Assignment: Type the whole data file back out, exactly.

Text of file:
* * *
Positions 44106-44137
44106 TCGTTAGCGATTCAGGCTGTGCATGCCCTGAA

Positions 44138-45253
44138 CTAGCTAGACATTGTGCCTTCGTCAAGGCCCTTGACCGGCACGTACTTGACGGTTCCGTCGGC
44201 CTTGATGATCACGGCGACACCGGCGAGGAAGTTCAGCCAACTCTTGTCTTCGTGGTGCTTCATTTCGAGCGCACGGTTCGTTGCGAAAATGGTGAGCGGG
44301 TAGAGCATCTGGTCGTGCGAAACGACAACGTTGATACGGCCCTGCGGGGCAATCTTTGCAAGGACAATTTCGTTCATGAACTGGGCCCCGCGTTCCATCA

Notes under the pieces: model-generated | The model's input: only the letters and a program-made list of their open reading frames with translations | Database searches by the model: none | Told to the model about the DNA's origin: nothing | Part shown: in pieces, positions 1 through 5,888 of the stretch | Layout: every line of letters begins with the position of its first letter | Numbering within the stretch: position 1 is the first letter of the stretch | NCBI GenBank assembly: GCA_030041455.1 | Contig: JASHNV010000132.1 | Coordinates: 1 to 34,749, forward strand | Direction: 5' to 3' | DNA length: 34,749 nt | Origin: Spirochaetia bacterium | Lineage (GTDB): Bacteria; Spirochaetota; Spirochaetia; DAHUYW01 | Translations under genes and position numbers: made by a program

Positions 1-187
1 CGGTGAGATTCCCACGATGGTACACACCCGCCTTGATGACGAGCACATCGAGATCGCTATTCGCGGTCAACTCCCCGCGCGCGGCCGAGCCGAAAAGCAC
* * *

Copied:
Positions 44106-44137
44106 TCGTTAGCGATTCAGGCTGTGCATGCCCTGAA

Positions 44138-45253
44138 CTAGCTAGACATTGTGCCTTCGTCAAGGCCCTTGACCGGCACGTACTTGACGGTTCCGTCGGC
44201 CTTGATGATCACGGCGACACCGGCGAGGAAGTTCAGCCAACTCTTGTCTTCGTGGTGCTTCATTTCGAGCGCACGGTTCGTTGCGAAAATGGTGAGCGGG
44301 TAGAGCATCTGGTCGTGCGAAACGACAACGTTGATACGGCCCTGCGGGGCAATCTTTGCAAGGACAATTTCGTTCATGAACTGGGCCCCGCGTTCCATCA

Notes under the pieces: model-generated | The model's input: only the letters and a program-made list of their open reading frames with translations | Database searches by the model: none | Told to the model about the DNA's origin: nothing | Part shown: in pieces, positions 1 through 5,888 of the stretch | Layout: every line of letters begins with the position of its first letter | Numbering within the stretch: position 1 is the first letter of the stretch | NCBI GenBank assembly: GCA_030041455.1 | Contig: JASHNV010000132.1 | Coordinates: 1 to 34,749, forward strand | Direction: 5' to 3' | DNA length: 34,749 nt | Origin: Spirochaetia bacterium | Lineage (GTDB): Bacteria; Spirochaetota; Spirochaetia; DAHUYW01 | Translations under genes and position numbers: made by a program

Positions 1-187
1 CGGTGAGATTCCCACGATGGTACACACCCGCCTTGATGACGAGCACATCGAGATCGCTATTCGCGGTCAACTCCCCGCGCGCGGCCGAGCCGAAAAGCAC